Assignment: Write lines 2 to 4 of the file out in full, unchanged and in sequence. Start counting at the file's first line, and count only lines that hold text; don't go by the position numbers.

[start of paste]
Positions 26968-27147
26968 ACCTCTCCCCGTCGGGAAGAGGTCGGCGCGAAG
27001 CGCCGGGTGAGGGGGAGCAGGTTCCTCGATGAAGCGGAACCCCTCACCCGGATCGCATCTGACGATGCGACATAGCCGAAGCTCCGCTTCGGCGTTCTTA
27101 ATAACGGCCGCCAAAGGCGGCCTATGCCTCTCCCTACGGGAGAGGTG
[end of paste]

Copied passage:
26968 ACCTCTCCCCGTCGGGAAGAGGTCGGCGCGAAG
27001 CGCCGGGTGAGGGGGAGCAGGTTCCTCGATGAAGCGGAACCCCTCACCCGGATCGCATCTGACGATGCGACATAGCCGAAGCTCCGCTTCGGCGTTCTTA
27101 ATAACGGCCGCCAAAGGCGGCCTATGCCTCTCCCTACGGGAGAGGTG